Safe for LifeWhen it comes to employee recognition programs, none are more important or impactful as well-crafted, properly executed employee safety programs.  Keeping employees safe at work should be an essential part of any organization’s mission, and we are proud to play a role in assisting our clients with this important responsibility.

June has been named National Safety  Month by the National Safety Council in an effort to raise awareness of what it takes to stay Safe For Life – thereby reducing leading causes of injury and death at work, on the roads and in our homes and communities.  NSC’s website offers a huge selection of topical (and practical) resources along these lines and is well worth your time to check it out.

Among these resources are two infographics dealing with preventable injuries in U.S. homes and workplaces.  The first, entitled A Lifetime of Risk lists the top risks by age group and offers common-sense measures to reduce injury and death.  Preventable injuries are the fourth leading cause of death in the U.S., and some of these may surprise you.

  • Under 12 Months -Mechanical Suffocation is the top risk, with more than 2 preventable deaths occurring per day (on average). To reduce the risk, have infants sleep in a crib, placed on their backs to sleep and keep stuffed animals and blankets out of the crib.
  • Age 1 to 24 – Traffic Crashes pose the most risk. Nearly 21 preventable deaths occur per day (on average).  Buckle up every trip and make sure your passengers are restrained with appropriately-sized belts and safety seats.  Abstain from using electronic devices – including hands-free – while driving.
  • Age 25 to 64 – Poisoning, largely from prescription pain medication. More than 92 preventable deaths occur per day (on average).  Ask your doctor about alternatives to prescription pain medication, and never share your prescriptions with friends and family.  If you have to take opioids, take the smallest dose for the shortest time.
  • Age 65 and Older – The most prevalent risk to this group is falls, with more than 69 preventable deaths per day (on average). Non-skid mats should be used in the bath and shower, and grab bars should be installed near the tub, toilet and stairs.  Adequate lighting should also be utilized in every room, walkway and stairway.

Workplace Injuries by the Numbers

The second infographic is entitled Workplace Injuries by the Numbers.  The most common types of injuries keeping workers away from work are 1) sprains, strains or tears 2) soreness or pain, and 3) cuts, lacerations or punctures.  According to NSC, the top 5 occupations with the largest number of workplace injuries (resulting in days away from work) are:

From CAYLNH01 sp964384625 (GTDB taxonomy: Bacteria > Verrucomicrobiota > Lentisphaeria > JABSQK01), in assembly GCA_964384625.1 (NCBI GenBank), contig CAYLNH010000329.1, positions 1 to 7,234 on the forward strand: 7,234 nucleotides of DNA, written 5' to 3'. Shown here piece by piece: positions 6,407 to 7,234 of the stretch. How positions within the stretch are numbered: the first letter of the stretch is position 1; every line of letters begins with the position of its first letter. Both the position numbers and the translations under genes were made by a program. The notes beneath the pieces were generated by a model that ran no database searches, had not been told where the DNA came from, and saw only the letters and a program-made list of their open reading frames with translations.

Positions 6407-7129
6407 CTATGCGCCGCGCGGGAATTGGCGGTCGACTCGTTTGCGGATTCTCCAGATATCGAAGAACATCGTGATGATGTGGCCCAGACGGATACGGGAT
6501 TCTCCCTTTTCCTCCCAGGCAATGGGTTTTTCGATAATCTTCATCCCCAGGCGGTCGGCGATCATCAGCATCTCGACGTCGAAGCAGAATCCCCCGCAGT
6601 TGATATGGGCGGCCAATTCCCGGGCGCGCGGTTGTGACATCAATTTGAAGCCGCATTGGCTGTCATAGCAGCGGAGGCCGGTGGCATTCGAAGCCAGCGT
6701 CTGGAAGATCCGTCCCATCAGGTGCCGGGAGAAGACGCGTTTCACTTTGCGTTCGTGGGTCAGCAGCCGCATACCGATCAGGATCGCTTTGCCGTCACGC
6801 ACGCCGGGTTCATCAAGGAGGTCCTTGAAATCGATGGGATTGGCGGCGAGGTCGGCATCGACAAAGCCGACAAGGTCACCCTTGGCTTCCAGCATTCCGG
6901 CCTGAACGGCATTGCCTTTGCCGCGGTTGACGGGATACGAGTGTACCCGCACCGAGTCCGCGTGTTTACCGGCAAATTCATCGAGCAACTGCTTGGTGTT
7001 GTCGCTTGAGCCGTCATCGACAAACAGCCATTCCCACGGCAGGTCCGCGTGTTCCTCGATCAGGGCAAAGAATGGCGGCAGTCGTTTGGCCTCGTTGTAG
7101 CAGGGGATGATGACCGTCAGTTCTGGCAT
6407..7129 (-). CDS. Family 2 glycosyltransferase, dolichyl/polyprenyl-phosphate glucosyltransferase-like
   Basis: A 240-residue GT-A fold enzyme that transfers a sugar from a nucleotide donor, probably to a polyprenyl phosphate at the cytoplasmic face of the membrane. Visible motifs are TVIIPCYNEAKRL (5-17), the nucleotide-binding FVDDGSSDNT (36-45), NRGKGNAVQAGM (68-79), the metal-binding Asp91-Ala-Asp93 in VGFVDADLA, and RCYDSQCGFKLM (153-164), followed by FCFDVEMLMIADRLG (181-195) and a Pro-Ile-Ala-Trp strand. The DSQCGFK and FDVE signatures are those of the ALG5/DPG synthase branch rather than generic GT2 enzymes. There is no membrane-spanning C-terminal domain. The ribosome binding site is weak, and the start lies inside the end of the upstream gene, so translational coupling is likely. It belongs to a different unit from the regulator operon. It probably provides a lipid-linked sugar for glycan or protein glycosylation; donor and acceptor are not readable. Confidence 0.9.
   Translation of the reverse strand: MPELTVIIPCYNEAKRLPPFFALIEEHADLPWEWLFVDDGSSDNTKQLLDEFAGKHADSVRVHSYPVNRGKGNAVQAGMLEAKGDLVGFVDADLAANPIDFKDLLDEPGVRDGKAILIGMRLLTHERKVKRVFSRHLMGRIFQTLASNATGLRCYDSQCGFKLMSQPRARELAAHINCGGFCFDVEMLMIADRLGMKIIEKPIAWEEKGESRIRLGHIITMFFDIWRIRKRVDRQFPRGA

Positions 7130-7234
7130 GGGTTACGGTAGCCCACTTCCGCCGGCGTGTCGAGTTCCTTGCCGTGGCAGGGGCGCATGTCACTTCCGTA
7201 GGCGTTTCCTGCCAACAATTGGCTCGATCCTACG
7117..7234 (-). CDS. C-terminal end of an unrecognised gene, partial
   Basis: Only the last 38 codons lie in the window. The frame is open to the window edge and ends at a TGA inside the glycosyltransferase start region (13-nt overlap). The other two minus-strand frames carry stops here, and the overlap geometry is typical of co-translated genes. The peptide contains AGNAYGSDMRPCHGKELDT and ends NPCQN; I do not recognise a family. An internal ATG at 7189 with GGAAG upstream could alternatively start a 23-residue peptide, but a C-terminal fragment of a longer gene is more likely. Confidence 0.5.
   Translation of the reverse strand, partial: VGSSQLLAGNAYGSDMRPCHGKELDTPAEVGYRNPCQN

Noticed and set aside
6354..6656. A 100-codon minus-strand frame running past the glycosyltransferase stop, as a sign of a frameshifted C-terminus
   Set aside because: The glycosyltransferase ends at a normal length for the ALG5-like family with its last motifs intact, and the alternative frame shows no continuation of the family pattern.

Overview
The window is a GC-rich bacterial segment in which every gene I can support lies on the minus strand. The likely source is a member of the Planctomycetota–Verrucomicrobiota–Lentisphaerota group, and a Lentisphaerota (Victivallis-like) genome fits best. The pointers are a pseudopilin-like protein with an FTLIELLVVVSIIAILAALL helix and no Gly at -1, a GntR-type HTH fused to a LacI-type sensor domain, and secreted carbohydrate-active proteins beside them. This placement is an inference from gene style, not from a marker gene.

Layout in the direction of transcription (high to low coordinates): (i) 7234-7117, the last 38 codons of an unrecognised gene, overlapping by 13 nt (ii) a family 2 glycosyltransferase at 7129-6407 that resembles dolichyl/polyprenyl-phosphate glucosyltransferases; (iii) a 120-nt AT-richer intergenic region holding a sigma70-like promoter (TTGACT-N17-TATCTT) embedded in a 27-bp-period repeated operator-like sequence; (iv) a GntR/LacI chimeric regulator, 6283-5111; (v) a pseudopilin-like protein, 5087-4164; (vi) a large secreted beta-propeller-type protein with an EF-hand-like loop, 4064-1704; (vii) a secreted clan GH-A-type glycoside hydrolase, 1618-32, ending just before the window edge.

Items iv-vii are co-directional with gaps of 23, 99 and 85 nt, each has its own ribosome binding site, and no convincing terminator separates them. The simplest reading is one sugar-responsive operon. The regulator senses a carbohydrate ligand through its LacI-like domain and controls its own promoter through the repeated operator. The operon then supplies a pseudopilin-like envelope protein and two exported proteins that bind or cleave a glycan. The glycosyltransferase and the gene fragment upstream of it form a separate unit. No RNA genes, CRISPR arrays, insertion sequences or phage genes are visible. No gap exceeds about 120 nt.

• Service – Firefighters, Police
  • Transportation / Shipping
  • Manufacturing / Production
  • Installation, Maintenance and Repair
  • Construction

The top 3 workplace injuries (resulting in lost work days) are caused by overexertion, contact with objects and equipment, and slips, trips and falls.

  • Overexertion – 35% of injuries caused by improper lifting or lowering, or repetitive motions
  • Contact with objects and equipment – 25% of injuries caused by being struck by or against an object or equipment, caught in or compressed by equipment or objects, or being struck, caught or crushed in collapsing structure, equipment or material
  • Slips, Trips and Falls – 25% of injuries including fall to a lower level and falls on the same level.

Being safe at work is very important, both for individuals and the organizations they serve.  According to NSC, here are U.S. workplace injuries by the numbers:

  • Every 7 seconds – a worker is injured on the job
  • Every hour – 540 workers are injured on the job
  • Every day – 12,900 workers are injured on the job
  • Every week – 90,400 workers are injured on the job
  • Every year – 4,700,000 workers are injured on the job

In 2014, production days lost due to work-related injuries numbered a staggering 99,000,000.  With this in mind, have you considered your organization’s plan to develop a safe work environment?  If you have a program in place, is it effective?  Effective safety programs are the result of planning, training, communication and execution.   Contact us to find out more about employee safety programs and creating a culture of safety in your workplace.

As Vice President of QIC, Jeff oversees daily operations as well as the company’s strategic marketing initiatives. He has 20+ years in the incentive and recognition industry with prior lengthy experience in retail marketing/advertising and consumer loyalty.

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